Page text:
If you're thinking of adopting a pet rabbit, you may wonder if it's really necessary to have him or her spayed or neutered. After all, what if you decide you want a litter of babies in the future? And while it's true that rabbit kits are very cute, you'll want to consider the differences between an intact rabbit and an altered rabbit before making your decision. Here are five benefits of choosing to have your rabbit altered.
1. You'll be able to keep your pets together without having them breed like rabbits
Sure, one litter of babies sounds nice, but how about twelve per year? (And that's assuming you rehome the babies before they can start reproducing themselves; otherwise you'll have exponential number growth going on.) Rabbits can breed again the exact same day they give birth, and their pregnancies are about a month long. So if you're considering getting two bunnies, you'd better either be very, very sure they're both females or else get them fixed.
2. Your pet rabbits will be less likely to develop reproductive cancers
In fact, not only can rabbits get cancer more easily if they're unaltered, but there are other health problems they can develop as well. For example, unaltered female rabbits can develop pregnancy complications, ovarian cysts, or an infection of the uterus.
3. Male rabbits don't spray everywhere if neutered
If you end up with a male rabbit, whether intentionally or accidentally, you'll need to make sure he's neutered whether or not there are other rabbits at your home. Unaltered male rabbits tend to spray urine everywhere, which kind of precludes them from living in your house and makes them less fun to spend time with.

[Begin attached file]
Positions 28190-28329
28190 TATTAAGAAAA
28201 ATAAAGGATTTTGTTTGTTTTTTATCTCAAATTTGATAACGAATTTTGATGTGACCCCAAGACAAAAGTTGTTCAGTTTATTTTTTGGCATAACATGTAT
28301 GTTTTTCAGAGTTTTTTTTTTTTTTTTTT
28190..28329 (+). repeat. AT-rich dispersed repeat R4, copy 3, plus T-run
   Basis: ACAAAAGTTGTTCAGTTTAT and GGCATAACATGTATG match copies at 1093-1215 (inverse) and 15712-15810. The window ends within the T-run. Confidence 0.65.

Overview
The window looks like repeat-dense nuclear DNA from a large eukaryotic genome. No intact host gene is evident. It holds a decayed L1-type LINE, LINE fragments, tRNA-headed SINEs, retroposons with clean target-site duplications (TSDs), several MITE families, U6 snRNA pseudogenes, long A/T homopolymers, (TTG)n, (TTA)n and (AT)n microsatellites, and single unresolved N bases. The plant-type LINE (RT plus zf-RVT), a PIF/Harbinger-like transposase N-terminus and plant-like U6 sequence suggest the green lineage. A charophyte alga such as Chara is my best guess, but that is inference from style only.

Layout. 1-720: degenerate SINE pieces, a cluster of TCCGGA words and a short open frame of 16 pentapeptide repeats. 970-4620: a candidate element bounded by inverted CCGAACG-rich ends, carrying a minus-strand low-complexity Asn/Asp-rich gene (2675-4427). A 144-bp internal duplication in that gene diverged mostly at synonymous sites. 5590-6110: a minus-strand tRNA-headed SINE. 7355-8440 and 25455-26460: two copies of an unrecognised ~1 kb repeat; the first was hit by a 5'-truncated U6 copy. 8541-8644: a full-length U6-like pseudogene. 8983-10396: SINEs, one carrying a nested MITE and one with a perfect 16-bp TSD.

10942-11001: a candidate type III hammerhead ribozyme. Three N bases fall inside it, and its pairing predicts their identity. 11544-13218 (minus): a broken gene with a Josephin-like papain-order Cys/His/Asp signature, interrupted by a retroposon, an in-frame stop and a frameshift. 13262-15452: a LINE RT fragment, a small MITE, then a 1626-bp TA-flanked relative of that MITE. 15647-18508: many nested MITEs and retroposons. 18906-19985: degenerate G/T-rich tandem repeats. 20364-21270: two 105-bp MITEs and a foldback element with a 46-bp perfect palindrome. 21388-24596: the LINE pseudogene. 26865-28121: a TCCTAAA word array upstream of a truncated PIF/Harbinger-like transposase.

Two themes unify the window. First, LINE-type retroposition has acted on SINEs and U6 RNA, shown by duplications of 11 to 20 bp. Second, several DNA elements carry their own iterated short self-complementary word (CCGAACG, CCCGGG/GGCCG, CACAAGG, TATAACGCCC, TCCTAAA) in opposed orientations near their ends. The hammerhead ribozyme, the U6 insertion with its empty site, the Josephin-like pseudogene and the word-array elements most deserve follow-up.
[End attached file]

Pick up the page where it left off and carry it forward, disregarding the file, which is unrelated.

4. Your rabbit will be less likely to destroy the living area if neutered or spayed
Rabbits who are unaltered have a lot of hormones dictating their behavior, and this often results in nesting behavior (such as shredding stuff up) or other undesirable destructive tendencies, such as trying to chew through everything in sight (including electrical cords) or dig a hole in your floor.
5. Rabbits get along better with people and other pets if altered
If you're hoping to eventually get a little bunny friend for your rabbit, you need to consider the territorial and aggressive behaviors that they can develop. Fights will break out if you have two unaltered male rabbits, but even two unaltered female rabbits can tear into each other under the influence of aggressive hormones. So getting them fixed helps them get along better and reduces the chance they'll turn aggressive.
These five benefits show how important it is to have your pet rabbit altered, especially if he or she will be a house pet. Contact a vet clinic, like Countryside Animal Hospital, for more help.